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Scientists Unearth Ancient Microbial ‘Super Life’ in Mexican Cave

  • This image provided by Penny Boston shows a red wall in a cave with butterfly crystal. In a Mexican cave system so beautiful and hot that it is called both Fairyland and hell, scientists have discovered life trapped in crystals that could be 50,000 years old. The bizarre and ancient microbes were found dormant in caves in Naica, Mexico, and were able to exist by living on minerals such as iron and manganese, said Penny Boston, head of NASA's Astrobiology Institute. (Penny Boston via AP)

  • In this image provided by Mike Spilde, Mario Corsalini stands near to a gypsum rosette crystal. In a Mexican cave system so beautiful and hot that it is called both Fairyland and hell, scientists have discovered life trapped in crystals that could be 50,000 years old. The bizarre and ancient microbes were found dormant in caves in Naica, Mexico, and were able to exist by living on minerals such as iron and manganese, said Penelope Boston, head of NASA's Astrobiology Institute. (Mike Spilde via AP)

  • FILE - In this July 3, 2008, file photo, New Mexico Tech professor Penny Boston crawls through the Mud Turtle Passage on the way to the Snowy River formation during an expedition in Fort Stanton Cave, N.M. Boston, who discovered extreme life in New Mexico caves in 2008, presented new findings on Friday, Feb. 17, 2017 of microbes trapped in crystals in Mexico that could be 50,000 years old. (AP Photo/Susan Montoya Bryan)



AP Science Writer
Sunday, February 26, 2017

Boston — In a Mexican cave system so beautiful and hot that it is called both Fairyland and hell, scientists have discovered life trapped in crystals that could be 50,000 years old.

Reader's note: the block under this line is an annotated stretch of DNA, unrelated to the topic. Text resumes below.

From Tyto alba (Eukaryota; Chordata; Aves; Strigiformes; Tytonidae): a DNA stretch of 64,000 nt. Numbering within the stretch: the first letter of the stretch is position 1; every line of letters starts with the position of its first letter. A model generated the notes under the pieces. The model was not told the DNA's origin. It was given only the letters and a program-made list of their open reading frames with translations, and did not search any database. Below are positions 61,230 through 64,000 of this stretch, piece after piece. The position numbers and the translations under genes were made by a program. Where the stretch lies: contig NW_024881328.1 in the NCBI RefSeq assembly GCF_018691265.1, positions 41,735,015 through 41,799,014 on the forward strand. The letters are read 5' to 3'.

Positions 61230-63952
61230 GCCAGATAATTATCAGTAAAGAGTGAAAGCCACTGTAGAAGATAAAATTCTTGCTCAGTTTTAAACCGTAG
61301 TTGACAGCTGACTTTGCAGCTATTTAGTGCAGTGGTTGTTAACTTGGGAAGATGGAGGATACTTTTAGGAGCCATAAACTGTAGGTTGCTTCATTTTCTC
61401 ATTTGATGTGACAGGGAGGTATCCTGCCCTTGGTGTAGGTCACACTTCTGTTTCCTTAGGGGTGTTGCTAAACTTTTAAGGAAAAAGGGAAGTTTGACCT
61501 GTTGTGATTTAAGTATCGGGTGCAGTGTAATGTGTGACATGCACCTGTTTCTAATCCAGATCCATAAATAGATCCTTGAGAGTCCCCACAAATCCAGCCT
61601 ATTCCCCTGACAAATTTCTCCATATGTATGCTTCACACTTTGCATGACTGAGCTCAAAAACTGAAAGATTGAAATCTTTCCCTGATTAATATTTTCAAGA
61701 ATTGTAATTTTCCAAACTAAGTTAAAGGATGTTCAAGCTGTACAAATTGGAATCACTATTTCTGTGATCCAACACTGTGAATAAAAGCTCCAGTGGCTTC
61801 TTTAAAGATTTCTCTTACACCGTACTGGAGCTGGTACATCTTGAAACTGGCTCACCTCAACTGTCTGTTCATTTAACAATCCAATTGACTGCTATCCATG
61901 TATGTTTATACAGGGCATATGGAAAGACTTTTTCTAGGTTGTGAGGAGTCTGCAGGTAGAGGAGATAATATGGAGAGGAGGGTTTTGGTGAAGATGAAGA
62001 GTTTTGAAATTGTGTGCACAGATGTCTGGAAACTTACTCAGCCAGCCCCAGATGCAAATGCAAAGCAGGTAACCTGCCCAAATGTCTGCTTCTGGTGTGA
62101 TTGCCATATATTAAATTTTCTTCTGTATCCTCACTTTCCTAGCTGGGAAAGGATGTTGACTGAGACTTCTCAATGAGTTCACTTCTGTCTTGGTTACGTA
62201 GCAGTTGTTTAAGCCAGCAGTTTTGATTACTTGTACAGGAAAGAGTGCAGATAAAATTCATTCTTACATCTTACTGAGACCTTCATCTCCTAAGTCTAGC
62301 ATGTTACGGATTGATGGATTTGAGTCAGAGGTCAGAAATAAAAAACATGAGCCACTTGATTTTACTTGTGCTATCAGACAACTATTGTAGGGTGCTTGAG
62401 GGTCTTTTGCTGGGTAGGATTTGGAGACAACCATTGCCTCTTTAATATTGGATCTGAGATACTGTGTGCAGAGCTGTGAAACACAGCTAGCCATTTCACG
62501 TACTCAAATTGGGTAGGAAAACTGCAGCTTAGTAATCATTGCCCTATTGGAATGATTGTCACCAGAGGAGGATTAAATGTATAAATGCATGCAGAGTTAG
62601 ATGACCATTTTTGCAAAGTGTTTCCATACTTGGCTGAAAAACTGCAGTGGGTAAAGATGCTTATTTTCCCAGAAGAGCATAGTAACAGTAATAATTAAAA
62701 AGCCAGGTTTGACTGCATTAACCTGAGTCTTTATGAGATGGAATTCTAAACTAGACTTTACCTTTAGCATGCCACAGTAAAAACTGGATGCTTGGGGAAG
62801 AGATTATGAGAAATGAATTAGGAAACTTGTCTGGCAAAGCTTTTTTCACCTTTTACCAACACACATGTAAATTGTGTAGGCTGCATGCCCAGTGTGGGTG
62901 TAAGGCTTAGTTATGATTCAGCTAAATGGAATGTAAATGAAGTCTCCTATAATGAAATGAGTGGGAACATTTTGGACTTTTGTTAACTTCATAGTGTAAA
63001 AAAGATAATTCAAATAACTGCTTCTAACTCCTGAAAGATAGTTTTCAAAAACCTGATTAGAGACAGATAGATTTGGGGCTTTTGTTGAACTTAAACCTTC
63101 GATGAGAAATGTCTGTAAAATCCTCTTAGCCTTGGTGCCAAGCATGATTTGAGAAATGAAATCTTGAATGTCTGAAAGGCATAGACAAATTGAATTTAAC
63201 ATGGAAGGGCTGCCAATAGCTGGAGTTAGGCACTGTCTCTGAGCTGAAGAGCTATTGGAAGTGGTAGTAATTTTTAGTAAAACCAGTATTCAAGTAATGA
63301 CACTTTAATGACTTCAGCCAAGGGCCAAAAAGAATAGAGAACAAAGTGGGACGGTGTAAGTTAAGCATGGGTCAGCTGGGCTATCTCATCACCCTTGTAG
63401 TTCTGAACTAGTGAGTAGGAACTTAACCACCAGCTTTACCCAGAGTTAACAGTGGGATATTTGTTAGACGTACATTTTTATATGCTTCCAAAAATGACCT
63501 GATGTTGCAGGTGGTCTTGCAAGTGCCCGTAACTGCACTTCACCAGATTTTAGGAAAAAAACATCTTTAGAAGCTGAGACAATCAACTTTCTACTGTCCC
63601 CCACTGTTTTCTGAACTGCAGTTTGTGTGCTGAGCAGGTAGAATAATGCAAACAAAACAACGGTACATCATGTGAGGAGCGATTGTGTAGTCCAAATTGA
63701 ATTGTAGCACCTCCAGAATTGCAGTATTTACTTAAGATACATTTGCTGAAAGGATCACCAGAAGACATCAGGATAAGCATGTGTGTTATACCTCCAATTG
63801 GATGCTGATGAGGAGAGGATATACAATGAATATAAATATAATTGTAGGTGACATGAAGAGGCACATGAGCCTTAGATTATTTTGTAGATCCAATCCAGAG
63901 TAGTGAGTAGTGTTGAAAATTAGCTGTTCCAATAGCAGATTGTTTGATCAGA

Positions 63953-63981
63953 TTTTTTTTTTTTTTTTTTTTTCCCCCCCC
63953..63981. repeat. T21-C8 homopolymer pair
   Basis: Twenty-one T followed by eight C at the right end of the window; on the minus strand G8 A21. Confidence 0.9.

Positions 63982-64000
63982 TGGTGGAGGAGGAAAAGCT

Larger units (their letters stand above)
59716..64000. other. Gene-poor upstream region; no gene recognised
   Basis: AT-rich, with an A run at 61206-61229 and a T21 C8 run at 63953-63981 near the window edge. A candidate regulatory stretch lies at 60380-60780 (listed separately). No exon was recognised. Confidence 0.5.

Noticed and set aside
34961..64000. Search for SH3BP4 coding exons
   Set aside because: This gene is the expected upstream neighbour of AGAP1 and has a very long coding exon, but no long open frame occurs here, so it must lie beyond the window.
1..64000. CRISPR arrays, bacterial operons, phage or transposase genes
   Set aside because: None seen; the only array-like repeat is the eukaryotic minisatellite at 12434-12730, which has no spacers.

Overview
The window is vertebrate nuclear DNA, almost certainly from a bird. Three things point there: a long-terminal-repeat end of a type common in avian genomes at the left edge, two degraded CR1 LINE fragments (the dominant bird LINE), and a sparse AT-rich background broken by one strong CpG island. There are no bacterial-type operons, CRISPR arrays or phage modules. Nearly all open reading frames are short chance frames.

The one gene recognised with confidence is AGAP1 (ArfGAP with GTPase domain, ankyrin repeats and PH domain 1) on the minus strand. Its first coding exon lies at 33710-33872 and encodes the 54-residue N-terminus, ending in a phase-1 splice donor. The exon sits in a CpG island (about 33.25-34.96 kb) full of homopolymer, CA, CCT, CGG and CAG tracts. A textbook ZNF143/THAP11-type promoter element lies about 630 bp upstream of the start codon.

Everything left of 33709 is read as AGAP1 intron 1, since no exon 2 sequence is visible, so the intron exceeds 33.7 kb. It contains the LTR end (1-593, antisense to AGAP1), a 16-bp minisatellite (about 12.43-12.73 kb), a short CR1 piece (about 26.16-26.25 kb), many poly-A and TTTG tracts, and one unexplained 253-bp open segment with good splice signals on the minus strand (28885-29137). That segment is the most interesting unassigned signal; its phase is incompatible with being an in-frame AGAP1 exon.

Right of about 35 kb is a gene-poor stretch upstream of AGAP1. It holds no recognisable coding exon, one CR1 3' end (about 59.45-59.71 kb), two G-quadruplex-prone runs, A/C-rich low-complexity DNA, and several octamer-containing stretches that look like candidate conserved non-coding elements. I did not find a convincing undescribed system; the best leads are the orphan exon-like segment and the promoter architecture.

The bizarre and ancient microbes were found dormant in caves in Naica, Mexico, and were able to exist by living on minerals such as iron and manganese, said Penelope Boston, head of NASA’s Astrobiology Institute.

“It’s super life,” said Boston, who presented the discovery Feb. 17 at the American Association for the Advancement of Science conference in Boston.

If confirmed, the find is yet another example of how microbes can survive in extremely punishing conditions on Earth.

Though it was presented at a science conference and was the result of nine years of work, the findings haven’t yet been published in a scientific journal and haven’t been peer reviewed. Boston planned more genetic tests for the microbes she revived both in the lab and on site.

The life forms — 40 different strains of microbes and even some viruses — are so weird that their nearest relatives are still 10 percent different genetically. That makes their closest relative still pretty far away, about as far away as humans are from mushrooms, Boston said.

The Naica caves — an abandoned lead and zinc mine — are half a mile deep. Before drilling occurred by a mine company, the mines had been completely cut off from the outside world. Some were as vast as cathedrals, with crystals lining the iron walls. They were also so hot that scientists had to don cheap versions of space suits — to prevent contamination with outside life — and had ice packs all over their bodies.

Boston said the team could work only about 20 minutes at a time before ducking into a “cool” room that was about 100 degrees.

NASA wouldn’t allow Boston to share her work for outside review before Friday’s announcement so scientists couldn’t say much. But University of South Florida biologist Norine Noonan, who wasn’t part of the study but was on a panel where Boston presented her work, said it made sense.

“Why are we surprised?” Noonan said. “As a biologist I would say life on Earth is extremely tough and extremely versatile.”